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The positive story is in tech. Biotech jobs have grown from 18,000 in the first quarter of 2008 to 21,000 in the same period this year, although venture capital going into the field is coming down moderately. Software jobs are increasing, but some other areas such as telecommunications are soft.

Manufacturing, which enjoys higher salaries, “is only 7.5 percent of [San Diego] employment,” compared with 9.2 percent nationally, says Cunningham. “If you go back to World War II, [manufacturing] was 50 percent in San Diego.” Today, “Consumer spending is weak; job growth is weak. I would expect a bigger rebound, but we are not seeing it.”

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Twister June 15, 2011 @ 6:20 p.m.

Why would Cunningham "expect a bigger rebound?

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Don Bauder June 15, 2011 @ 9:46 p.m.

Cunningham had begun the year predicting improvement that hasn't materialized. But he still thinks it may, although he is not looking for much. Best, Don Bauder

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Psycholizard June 16, 2011 @ 2:19 p.m.

My nightly walks through the PB party zone suggest that the tourist and hospitality business is doing well, partly due to the return of the fleet recently, but also because of San Diego's new status as a international destination for young people.

Long term, military cutbacks may slow our growth, but in the meantime, the return of our military from our overseas misadventures should help our local economy.

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Don Bauder June 16, 2011 @ 2:49 p.m.

I agree that our military misadventures have been abysmal. We still have troops in Iraq, Afghanistan is a quagmire and we have no reason for being there, we keep getting into other conflagrations such as in Libya and Yemen, and we have bases all over the world that should be closed. I don't see signs that we are cutting back significantly. Best, Don Bauder

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clockerbob June 17, 2011 @ 8:41 a.m.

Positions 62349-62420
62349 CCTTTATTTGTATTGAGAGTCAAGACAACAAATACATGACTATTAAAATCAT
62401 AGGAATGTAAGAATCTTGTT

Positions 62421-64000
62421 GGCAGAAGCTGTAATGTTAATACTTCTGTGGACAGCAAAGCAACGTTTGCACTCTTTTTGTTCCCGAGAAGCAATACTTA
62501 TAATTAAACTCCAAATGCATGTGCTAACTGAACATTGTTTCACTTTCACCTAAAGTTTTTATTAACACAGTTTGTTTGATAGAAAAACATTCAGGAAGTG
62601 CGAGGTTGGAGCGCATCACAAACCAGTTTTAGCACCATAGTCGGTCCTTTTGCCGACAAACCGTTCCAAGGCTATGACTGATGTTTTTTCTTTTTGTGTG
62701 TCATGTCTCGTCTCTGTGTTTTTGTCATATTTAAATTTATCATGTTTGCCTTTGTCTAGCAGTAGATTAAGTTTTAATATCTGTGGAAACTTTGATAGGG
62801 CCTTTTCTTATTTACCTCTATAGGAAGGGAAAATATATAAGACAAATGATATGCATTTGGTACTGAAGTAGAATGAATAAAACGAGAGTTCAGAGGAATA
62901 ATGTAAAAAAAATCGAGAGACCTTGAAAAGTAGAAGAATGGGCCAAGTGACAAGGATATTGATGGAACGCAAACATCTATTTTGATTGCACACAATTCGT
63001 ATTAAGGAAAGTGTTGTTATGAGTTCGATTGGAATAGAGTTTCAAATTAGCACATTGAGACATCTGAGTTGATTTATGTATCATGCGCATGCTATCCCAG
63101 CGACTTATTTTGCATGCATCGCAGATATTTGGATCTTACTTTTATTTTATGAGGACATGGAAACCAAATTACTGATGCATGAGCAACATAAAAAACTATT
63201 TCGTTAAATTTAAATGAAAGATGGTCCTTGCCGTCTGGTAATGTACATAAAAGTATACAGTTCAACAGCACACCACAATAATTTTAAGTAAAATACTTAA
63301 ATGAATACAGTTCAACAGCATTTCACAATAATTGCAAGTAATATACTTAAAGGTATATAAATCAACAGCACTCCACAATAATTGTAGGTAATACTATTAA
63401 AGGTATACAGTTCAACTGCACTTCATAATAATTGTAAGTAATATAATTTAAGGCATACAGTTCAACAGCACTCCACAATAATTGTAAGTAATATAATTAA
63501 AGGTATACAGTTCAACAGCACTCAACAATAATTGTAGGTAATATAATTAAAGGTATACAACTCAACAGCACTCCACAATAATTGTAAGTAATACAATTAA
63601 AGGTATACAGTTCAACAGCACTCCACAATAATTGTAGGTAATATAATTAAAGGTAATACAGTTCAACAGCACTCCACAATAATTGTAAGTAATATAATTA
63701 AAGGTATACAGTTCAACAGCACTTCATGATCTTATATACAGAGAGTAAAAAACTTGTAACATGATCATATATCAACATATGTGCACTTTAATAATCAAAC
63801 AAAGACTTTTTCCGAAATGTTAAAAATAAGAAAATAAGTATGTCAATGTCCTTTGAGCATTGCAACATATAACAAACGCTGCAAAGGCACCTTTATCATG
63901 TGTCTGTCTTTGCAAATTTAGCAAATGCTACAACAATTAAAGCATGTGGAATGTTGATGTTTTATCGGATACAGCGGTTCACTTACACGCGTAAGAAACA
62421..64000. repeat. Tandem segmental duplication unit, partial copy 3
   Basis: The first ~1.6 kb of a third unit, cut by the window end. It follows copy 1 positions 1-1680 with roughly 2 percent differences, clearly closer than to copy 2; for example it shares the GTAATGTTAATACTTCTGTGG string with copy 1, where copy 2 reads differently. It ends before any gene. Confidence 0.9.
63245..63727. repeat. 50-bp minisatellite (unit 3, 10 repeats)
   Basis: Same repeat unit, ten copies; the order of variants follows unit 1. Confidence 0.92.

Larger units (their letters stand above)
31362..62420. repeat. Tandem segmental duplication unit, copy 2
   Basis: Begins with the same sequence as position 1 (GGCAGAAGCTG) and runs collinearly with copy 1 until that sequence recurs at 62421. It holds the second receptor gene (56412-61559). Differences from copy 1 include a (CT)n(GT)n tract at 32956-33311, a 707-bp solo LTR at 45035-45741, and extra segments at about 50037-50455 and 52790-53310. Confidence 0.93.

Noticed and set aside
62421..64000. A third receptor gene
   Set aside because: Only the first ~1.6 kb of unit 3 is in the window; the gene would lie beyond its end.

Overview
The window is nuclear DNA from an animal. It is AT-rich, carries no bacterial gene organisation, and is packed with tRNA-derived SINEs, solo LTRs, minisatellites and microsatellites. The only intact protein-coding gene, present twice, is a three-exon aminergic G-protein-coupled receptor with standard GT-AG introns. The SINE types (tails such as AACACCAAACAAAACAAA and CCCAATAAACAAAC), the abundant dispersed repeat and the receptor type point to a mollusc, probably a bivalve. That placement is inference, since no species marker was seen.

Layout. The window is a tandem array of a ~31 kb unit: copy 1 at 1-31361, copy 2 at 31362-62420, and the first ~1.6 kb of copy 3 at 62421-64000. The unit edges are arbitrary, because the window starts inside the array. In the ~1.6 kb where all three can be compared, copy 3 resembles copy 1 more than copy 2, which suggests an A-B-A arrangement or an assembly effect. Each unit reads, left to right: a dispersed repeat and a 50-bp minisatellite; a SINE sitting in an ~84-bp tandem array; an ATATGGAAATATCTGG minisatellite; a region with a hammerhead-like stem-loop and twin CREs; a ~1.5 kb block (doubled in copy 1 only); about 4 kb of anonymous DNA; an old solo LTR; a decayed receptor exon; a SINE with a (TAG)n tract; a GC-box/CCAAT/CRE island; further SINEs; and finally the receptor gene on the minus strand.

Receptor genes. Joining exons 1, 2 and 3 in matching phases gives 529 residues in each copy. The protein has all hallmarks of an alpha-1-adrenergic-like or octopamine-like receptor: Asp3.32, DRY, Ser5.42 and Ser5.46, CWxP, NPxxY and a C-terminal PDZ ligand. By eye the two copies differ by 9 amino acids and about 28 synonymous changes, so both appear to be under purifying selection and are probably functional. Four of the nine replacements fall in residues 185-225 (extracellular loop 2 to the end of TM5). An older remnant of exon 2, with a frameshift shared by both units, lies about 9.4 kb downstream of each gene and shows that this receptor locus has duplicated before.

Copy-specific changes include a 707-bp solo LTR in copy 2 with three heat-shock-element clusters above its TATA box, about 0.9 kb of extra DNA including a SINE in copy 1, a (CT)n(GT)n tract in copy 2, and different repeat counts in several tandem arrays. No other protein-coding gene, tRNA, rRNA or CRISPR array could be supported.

San Diego city council is following the pre-bankruptcy steps taken by the United States Post office.

Sunday, post office realizes that they will default on pension obligations/payment. Tuesday give Postal workers a 3.5% raise Wednesday give the workers a no work stoppage guarantee Thursday default on pension payment-declare bankruptcy Friday have taxpayers pay for raise-no work stoppage guaranty and amount defaulted on pension fund.

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Don Bauder June 17, 2011 @ 12:34 p.m.

I guess I should hurry and get some things in the mail if the post office is going to file for BK. Best, Don Bauder

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Twister June 18, 2011 @ 2:39 p.m.

I tried to post this day before yesterday:

I'm certain that Cunningham is more cunning than I am about "economic predictions" (why does oxymoron spring to mind?), but his most pessimistic outlook is brighter than the hole in the half-empty bowl that I see draining the world economy as the stovepipe of the rich overfloweth.

(Yeah, I know--so what's NEW?)

Well, "my" gas well is capped while the fracking gas wells in Colorado and elsewhere in the Intermountain West seep into water wells, not to mention the fracking compounds. It's expensive to drill and frack up the Rockies, but cheaper than paying the likes of me royalties.

The between-the-lines message here is that we has seen the enemy and he/she is our friendly gasbags. One of their TV ads brags "There's enough gas in this country to last 100 years." Lessee, that's three whole generations. Them great gradkids will have to have a pipe up their keesters connected to their scooters to come visit grandma.

And furthermore(!), we've had a peek at the future of oil, but we've grown tired of that, and we are eating up the corny idea that we can grow, grow, grow and borrow, borrow, borrow. Now LOOKY HERE--robbing Peter to pay Paul ain't the answer to our insatiable lust for more! And MORE, mah friends, is what economic predictions are dependent upon.

Back in the Great Depression, when there was a small fraction of the population of today (not to mention tomorrow, and tomorrow and tomorrow, the most significant factor in economic predictions) the rich followed the poor down the drain (but nowhere nearly so far--but y' know what, it "hurt" them more; they had farther to fall—the rest just die off or do themselves in—or go solo, like modern apple-peddlers). The rich think they don’t need grease monkeys and machinists any more; they can either outsource, import alien wage-slaves, or depress real wages enough to keep on jacking up their margins. But hey, as my Jewish uncle was fond of saying, “You don’t take PERCENTAGES to the bank; you take MONEY to the bank.”

If he was right, any investment that promises or averages more than, say six or seven percent, is fraudulent as well as usury. And unsustainable? What would Joe Stiglitz say?

Alan Greenspin? (Gosh, ain’t reality a whole lot funnier than the comics? I figger that Jon Stewart must have figured this out . . .)

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Don Bauder June 19, 2011 @ 9:37 a.m.

You are correct to focus on debt. Those of us who have been pessimistic (in my case, for decades) point to the horrible debt ratios: consumer debt to consumer income, federal government debt to income, state and local debt to tax receipts, bank debt to capital, etc. The collapse of '07 to '09 was caused not only by excessive Wall Street gambling, but also by excessive debt. Now we are trying to cure our debt burden with even more debt. Best, Don Bauder

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